[Editor's Note, 01/27/17: Planet Earth II, narrated by Sir David Attenborough, will premiere Saturday, February 18 at 9/8c on BBC America, the US home of the BBC's landmark natural history series. The previous air date was changed after this article by Alex Strachan was posted.]
By most accounts, David Attenborough’s Planet Earth II is a resounding success. Viewers watched in droves. The critics hailed the program’s never-before-seen footage of animals in the wild and wrote rapturously of Planet Earth’s depiction of a pristine, untamed wilderness few will have the privilege of actually seeing with their own eyes.
Despite that — and not for the first time — a handful of ardent conservationists have sounded a note of alarm. Anger, even. Planet Earth and programs like it — Blue Planet, Life on Earth, The Hunt and others — do little to help the natural world, these detractors say, because they breed a sense of complacency about the ongoing destruction of our planet. If Attenborough’s filmmakers can capture such beauty, the argument goes, it implies there’s nothing wrong with planet Earth, when the truth is that the natural world has never been more in trouble.
Even as Planet Earth aired in the UK, a survey found that the world’s remaining population of giraffes has crashed, this on the heels of similar surveys that found that elephants, rhinos, and lions face an ever-increasing threat. As Planet Earth prepares to premiere in the US (BBC America, starting Jan. 28), a recent survey has found that the world’s remaining cheetahs now number no more than 7,000, despite efforts to save them. Less than a decade ago, there were thought to be 10,000 wild cheetahs remaining.
You won’t see anything about that in Planet Earth, though, BBC Springwatch producer Martin Hughes-Games wrote in an op-ed piece this past weekend in The Guardian.
“No hint of the ongoing disaster is ever allowed to shatter the illusion,” Hughes-Games wrote. The pretty pictures are there just for pretty pictures’ sake.
Attenborough himself has faced these criticisms before, and at age 90 he’s probably grown a tad tired of constantly having to face them down.
By showing the natural world as it is, Attenborough argues, the audience will become interested in the natural world. If viewers are interested enough, they will eventually care enough to do something about it.
There’s little proof to show that’s what happens, though, Hughes-Games insists.
Actually, he put it a little more harshly than that. “Unfortunately,” he wrote in The Guardian, “the scientific evidence shows this is nonsense.”
Planet Earth and programs like it are entertainment, pure and simple, he says.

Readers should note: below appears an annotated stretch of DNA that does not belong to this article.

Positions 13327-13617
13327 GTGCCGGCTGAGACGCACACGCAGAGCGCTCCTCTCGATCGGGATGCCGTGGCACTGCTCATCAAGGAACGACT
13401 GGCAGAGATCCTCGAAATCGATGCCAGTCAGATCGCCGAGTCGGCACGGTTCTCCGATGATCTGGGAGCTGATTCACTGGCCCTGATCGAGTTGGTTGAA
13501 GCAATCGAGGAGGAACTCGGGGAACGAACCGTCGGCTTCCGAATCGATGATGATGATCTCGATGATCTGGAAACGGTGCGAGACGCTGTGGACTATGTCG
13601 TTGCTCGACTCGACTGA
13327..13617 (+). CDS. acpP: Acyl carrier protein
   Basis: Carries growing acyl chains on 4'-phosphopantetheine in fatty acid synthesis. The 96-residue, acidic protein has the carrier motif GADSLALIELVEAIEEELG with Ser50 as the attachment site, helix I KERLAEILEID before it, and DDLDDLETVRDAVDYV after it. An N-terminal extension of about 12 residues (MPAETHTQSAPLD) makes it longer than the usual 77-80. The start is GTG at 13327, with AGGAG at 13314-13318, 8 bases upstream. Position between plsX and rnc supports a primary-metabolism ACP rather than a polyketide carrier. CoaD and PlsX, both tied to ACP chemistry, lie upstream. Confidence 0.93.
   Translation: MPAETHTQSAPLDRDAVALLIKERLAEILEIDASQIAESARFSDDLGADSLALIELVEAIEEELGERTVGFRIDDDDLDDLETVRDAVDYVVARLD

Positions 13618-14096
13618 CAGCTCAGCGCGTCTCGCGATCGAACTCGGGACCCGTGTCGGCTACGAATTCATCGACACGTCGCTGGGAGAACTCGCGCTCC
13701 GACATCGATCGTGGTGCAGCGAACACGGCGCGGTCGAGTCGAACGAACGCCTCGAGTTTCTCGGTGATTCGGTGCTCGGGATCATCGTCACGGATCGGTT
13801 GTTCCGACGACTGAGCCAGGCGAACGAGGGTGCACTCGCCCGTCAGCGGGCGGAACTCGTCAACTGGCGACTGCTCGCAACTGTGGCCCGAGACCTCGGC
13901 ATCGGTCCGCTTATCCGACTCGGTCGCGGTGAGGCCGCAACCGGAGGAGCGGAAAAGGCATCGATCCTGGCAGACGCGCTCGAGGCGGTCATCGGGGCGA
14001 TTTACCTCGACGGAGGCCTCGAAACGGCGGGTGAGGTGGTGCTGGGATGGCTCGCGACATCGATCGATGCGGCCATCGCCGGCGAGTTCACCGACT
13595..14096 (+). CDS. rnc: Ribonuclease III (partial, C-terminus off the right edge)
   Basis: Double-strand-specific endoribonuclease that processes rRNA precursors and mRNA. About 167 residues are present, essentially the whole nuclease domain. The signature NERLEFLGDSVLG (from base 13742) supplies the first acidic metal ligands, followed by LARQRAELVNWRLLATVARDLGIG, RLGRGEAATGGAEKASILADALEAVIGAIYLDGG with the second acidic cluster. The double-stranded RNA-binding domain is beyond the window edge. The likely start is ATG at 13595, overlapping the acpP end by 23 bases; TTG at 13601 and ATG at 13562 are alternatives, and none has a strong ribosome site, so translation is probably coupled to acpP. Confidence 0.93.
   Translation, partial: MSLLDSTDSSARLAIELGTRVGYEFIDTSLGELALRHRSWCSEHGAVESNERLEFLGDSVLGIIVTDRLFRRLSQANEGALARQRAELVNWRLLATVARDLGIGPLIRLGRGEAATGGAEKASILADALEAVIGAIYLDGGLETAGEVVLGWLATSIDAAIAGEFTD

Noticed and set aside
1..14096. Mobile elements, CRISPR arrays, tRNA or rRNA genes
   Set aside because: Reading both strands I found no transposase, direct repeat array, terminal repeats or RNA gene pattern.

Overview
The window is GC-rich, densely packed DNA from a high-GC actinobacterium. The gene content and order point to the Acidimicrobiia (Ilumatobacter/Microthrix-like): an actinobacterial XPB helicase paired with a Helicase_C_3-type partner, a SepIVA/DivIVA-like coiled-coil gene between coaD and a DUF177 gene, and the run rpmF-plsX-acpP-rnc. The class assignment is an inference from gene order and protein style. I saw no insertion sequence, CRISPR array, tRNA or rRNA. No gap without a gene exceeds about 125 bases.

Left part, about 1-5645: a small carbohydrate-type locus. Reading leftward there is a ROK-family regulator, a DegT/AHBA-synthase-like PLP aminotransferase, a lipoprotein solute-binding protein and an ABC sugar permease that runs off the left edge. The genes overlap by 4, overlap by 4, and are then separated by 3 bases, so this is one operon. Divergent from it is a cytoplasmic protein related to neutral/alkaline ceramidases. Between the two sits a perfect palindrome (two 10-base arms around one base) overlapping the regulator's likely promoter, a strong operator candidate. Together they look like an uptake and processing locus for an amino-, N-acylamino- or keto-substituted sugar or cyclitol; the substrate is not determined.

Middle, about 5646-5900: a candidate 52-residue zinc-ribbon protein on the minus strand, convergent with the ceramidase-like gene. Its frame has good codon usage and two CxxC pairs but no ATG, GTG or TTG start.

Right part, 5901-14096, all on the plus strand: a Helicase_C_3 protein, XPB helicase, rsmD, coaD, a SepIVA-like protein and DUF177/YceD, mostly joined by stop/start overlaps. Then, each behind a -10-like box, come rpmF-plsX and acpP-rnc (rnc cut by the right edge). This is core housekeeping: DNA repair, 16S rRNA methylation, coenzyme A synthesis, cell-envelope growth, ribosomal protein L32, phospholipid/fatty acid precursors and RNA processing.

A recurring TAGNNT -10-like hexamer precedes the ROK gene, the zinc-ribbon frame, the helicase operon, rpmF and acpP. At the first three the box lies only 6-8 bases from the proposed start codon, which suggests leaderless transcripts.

Meanwhile, even as Planet Earth was airing in the UK, the Zoological Society of London and the World Wide Fund for Nature’s 2016 Living Wildlife Report found that there was a 60 percent decline in vertebrate population abundance from 1970 to 2012, roughly encompassing the time Attenborough’s natural history programs have been on the air. (Life on Earth bowed in 1979.)
That alone suggests Attenborough’s programs have done little to stem the tide, Hughes-Games insists.
At first glance, it looks as if he has a point — though probably no one was churlish enough to point out that while Jacques Cousteau was encouraging a worldwide fascination with sea life with his nature programs, the world’s oceans were taking a battering.
No one questions that the decline in the world’s vertebrates is due to our insatiable need for space, humankind’s habit of destroying and degrading wilderness at a perilous pace, not to mention the threats posed by over-exploitation, climate change, pollution, invasive species and illegal hunting and trafficking of wild animals — none of which is mentioned in Planet Earth.
Attenborough himself, though, has said this is by design.
In a feature interview several years ago for 60 Minutes, Attenborough said he consciously avoids lectures in his films because, “no one wants to be told the natural world is going to hell in a handbasket, and it’s all your fault.”
Far better, he said, to show the natural world as it is, and still remains, in some untouched pockets of the world, untouched and unaffected by human hands. His idea, he said, is to show viewers the bigger picture and let them decide on their own what, if anything, they want to do about it. If they don’t care enough to do anything, Attenborough said, then he judges that his life’s work has failed.
Hughes-Games argues that programs like Planet Earth reflect a deceptively simplistic view of nature. They’re filmed in rapidly shrinking parks and game reserves, isolated green spots that don’t reflect the planet as it really is in the 21st century. The result is a portrait of a beautiful, beguiling fantasy world, “a utopia where tigers still roam free and untroubled, where the natural world exists as if man had never been.”
Hughes-Games is not arguing that these programs shouldn’t be made, he says, but rather that their fantasy should be balanced with a healthy dose of reality, as hard as that may be to take.
Attenborough argues — and I happen to think he’s right — that we already know the natural world is in trouble. We don’t need to be constantly reminded, not if we have eyes to see with and brains to think with. By showing the natural world in its original, idealized state, Attenborough is showing us not just the present, but a possible future — what the future could be. He’s challenging us to do what we can to ensure that what little remains of the natural world stays that way. He says as much, in the closing moments of Planet’s Earth’s final episode, “Cities,” imploring viewers to be vigilant, to be aware, to plug in and get actively involved.
Attenborough is doing what few other program producers have even tried, by creating a visual record that may one day be all we have to remember earth’s heavenly creatures by.
There are many Racing Extinctions out there, after all, but there is only one Planet Earth.